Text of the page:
Discussion

      Here, through combined structural and biophysical approaches, we have determined the role of metal ions in the formation of covalent HC·TSG-6 complexes that act as intermediates in HC transfer onto HA. We have also found that although the TSG-6-mediated formation of HC·HA complexes is essential for the expansion of mouse COCs in vitro, the HA-binding function of TSG-6 does not play a major role in the stabilization of the murine cumulus matrix.
      As illustrated in Fig. 10, HC·TSG-6 complex formation is a divalent cation-dependent reaction (
      • Rugg M.S.
      • Willis A.C.
      • Mukhopadhyay D.
      • Hascall V.C.
      • Fries E.
      • Fülöp C.
      • Milner C.M.
      • Day A.J.
      Characterization of complexes formed between TSG-6 and inter-α-inhibitor that act as intermediates in the covalent transfer of heavy chains onto hyaluronan.
      ,
      • Sanggaard K.W.
      • Sonne-Schmidt C.S.
      • Jacobsen C.
      • Thøgersen I.B.
      • Valnickova Z.
      • Wisniewski H.G.
      • Enghild J.J.
      Evidence for a two-step mechanism involved in the formation of covalent HC x TSG-6 complexes.
      ), which our data reveal is mediated by Ca2+, bound to a site within the TSG-6 CUB module. The Glu-183 residue, which is involved in chelating the Ca2+ ion, makes a major contribution to the non-covalent interaction with HCs of IαI (e.g. via their Mg2+-containing MIDAS motifs), which precedes formation of the covalent bond between TSG-6 and HC. Tyr-47 in the Link module of TSG-6 then contributes to HA recognition by the HC·TSG-6 complex during “HC transfer,” but other residues implicated previously in HA binding in free TSG-6 (Tyr-94 and Tyr-113) are not involved in this process.
      Figure thumbnail gr10
      FIGURE 10Schematic model of the metal ion-dependent interaction of TSG-6 with IαI, leading to the formation of HC·HA complexes via an HC·TSG-6 intermediate. i, the CUB_C domain of TSG-6 interacts via its Glu-183 residue (red space filling) with the MIDAS site (*) of the HCs (illustrated for HC1) in a metal ion-dependent manner, leading to the formation of an initial non-covalent HC·TSG-6 complex. The Glu-183 amino acid conformation (and the surrounding structure) is stabilized by the presence of bound Ca2+, which is essential for the interaction with HCs. ii, the non-covalent HC·TSG-6 complex then converts to a covalent complex via the formation of an ester bond (red) between Ser-28 of TSG-6 (green space filling) and the C-terminal aspartic acid residue of an HC (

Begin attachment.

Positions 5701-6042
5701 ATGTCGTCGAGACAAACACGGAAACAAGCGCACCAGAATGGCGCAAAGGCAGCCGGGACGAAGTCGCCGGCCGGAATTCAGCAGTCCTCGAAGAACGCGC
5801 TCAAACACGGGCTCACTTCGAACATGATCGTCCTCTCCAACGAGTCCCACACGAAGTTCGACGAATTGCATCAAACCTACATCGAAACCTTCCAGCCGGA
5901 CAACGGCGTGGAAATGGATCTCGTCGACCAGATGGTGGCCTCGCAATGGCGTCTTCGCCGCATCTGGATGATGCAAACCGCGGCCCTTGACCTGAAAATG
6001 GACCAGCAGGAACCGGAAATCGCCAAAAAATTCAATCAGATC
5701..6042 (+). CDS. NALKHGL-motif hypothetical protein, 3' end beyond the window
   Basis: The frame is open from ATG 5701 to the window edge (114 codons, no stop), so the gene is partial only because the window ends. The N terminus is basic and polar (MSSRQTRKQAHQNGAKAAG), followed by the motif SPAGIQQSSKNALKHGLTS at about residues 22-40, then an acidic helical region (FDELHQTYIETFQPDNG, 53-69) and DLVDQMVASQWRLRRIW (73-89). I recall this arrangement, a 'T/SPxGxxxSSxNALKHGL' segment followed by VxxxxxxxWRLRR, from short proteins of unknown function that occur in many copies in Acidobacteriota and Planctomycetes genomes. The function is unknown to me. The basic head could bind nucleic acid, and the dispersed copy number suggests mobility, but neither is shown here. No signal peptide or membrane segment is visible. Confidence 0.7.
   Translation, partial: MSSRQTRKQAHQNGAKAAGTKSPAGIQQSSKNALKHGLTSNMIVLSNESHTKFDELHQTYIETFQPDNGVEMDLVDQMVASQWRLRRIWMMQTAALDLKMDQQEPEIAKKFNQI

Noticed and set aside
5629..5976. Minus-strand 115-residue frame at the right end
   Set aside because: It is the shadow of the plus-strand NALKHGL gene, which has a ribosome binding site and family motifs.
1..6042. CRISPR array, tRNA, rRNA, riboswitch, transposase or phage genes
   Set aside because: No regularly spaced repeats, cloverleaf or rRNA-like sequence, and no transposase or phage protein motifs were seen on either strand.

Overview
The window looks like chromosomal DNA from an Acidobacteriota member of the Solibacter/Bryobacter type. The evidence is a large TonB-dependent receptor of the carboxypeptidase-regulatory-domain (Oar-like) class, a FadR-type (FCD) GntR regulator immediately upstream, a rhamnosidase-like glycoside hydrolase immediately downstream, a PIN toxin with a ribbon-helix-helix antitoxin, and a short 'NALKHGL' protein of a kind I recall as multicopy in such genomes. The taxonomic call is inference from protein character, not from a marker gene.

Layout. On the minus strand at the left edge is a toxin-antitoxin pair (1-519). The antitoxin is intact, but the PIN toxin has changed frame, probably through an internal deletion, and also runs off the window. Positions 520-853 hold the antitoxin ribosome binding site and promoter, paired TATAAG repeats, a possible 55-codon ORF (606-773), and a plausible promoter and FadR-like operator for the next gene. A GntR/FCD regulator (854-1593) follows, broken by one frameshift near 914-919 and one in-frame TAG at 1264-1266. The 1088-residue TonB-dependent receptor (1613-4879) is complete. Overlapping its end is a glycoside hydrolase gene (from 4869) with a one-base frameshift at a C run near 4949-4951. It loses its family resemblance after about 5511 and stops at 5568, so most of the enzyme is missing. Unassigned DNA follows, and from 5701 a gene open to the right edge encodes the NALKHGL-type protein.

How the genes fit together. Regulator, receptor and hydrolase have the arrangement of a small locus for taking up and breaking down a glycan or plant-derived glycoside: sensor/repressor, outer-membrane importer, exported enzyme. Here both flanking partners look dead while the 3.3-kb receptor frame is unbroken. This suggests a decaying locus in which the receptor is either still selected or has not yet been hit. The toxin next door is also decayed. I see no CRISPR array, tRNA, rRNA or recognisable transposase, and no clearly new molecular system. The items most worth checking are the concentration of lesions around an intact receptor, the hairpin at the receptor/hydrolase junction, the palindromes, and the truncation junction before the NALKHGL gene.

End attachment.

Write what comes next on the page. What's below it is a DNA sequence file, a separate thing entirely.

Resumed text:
• Sanggaard K.W.
      • Sonne-Schmidt C.S.
      • Krogager T.P.
      • Kristensen T.
      • Wisniewski H.G.
      • Thøgersen I.B.
      • Enghild J.J.
      TSG-6 transfers proteins between glycosaminoglycans via a Ser28-mediated covalent catalytic mechanism.
      ). HA is recognized (yellow arrow) by a composite surface involving Tyr-47 of the TSG-6 Link module (pink) and residues of the HC, leading to the covalent transfer of the HC from TSG-6 onto HA. Previous studies have demonstrated that HC transfer is a divalent cation-dependent process (
      • Rugg M.S.
      • Willis A.C.
      • Mukhopadhyay D.
      • Hascall V.C.
      • Fries E.
      • Fülöp C.
      • Milner C.M.
      • Day A.J.
      Characterization of complexes formed between TSG-6 and inter-α-inhibitor that act as intermediates in the covalent transfer of heavy chains onto hyaluronan.
      ), and therefore it is likely to involve the metal ion-dependent interaction in i to stabilize the enzyme complex. iii, formation of HC·HA leads to release of TSG-6 (not shown), which can then interact with a new IαI molecule and catalyze the formation of further HC·HA.
      From the results presented here, it is apparent that Ca2+ ion binding is not necessary for the CUB module to fold, but rather it plays a role in providing local structural organization (FIGURE 1, FIGURE 3) (e.g. of surrounding loops). In particular, it probably orients the functionally important Glu-183 amino acid residue, allowing it to interact with the HC. In this regard, our recent crystal studies on human HC1 have revealed that its von Willebrand factor A domain contains a Mg2+-containing MIDAS motif, where mutation of the chelating Asp-298 residue abolishes metal ion binding without having any effect on the overall structure.4 As shown here, the D298A mutant of rHC1 also abolishes binding to the TSG-6 CUB_C domain (Table 2), providing compelling evidence that this Mg2+ ion has a critical function in HC·TSG-6 formation. These findings suggest the intriguing possibility that the metal ion-dependent interaction of TSG-6 with IαI may be mediated by the Glu-183 side chain carboxylate (of the CUB module) co-chelating the magnesium ion within the MIDAS of the HC (i.e. reminiscent of interactions between von Willebrand factor A domains of integrins and their RGD-containing ligands (
      • Campbell I.D.
      • Humphries M.J.
      Integrin structure, activation, and interactions.
      )).
      The discovery that TSG-6 has a Ca2+ ion-binding site explains why previously we found it unnecessary to add any calcium to form HC·TSG-6 and HC·HA complexes in vitro (
      • Rugg M.S.
      • Willis A.C.
      • Mukhopadhyay D.
      • Hascall V.C.
      • Fries E.
      • Fülöp C.
      • Milner C.M.
      • Day A.J.